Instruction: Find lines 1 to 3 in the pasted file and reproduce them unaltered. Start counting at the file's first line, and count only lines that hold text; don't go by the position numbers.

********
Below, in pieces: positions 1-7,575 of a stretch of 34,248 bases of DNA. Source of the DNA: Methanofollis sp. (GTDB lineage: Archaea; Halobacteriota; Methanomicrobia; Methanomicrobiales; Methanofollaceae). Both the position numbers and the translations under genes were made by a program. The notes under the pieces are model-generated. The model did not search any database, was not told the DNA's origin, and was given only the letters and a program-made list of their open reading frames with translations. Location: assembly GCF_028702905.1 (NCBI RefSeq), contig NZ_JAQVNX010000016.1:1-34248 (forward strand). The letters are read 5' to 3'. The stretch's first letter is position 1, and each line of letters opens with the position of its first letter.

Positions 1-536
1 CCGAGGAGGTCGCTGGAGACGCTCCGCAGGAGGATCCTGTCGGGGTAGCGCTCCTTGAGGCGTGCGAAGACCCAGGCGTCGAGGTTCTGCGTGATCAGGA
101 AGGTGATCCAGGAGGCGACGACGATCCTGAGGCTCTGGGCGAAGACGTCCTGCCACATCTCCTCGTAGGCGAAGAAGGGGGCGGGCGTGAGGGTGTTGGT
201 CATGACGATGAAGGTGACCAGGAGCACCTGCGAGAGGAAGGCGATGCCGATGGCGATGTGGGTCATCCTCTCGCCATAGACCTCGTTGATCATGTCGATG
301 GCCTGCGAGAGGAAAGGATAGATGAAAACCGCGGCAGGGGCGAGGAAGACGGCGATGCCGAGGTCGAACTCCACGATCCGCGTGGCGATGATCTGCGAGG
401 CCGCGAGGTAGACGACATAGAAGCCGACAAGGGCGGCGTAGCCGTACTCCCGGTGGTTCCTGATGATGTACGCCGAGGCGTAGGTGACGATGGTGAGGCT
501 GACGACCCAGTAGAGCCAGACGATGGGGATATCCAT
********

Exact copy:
Below, in pieces: positions 1-7,575 of a stretch of 34,248 bases of DNA. Source of the DNA: Methanofollis sp. (GTDB lineage: Archaea; Halobacteriota; Methanomicrobia; Methanomicrobiales; Methanofollaceae). Both the position numbers and the translations under genes were made by a program. The notes under the pieces are model-generated. The model did not search any database, was not told the DNA's origin, and was given only the letters and a program-made list of their open reading frames with translations. Location: assembly GCF_028702905.1 (NCBI RefSeq), contig NZ_JAQVNX010000016.1:1-34248 (forward strand). The letters are read 5' to 3'. The stretch's first letter is position 1, and each line of letters opens with the position of its first letter.

Positions 1-536
1 CCGAGGAGGTCGCTGGAGACGCTCCGCAGGAGGATCCTGTCGGGGTAGCGCTCCTTGAGGCGTGCGAAGACCCAGGCGTCGAGGTTCTGCGTGATCAGGA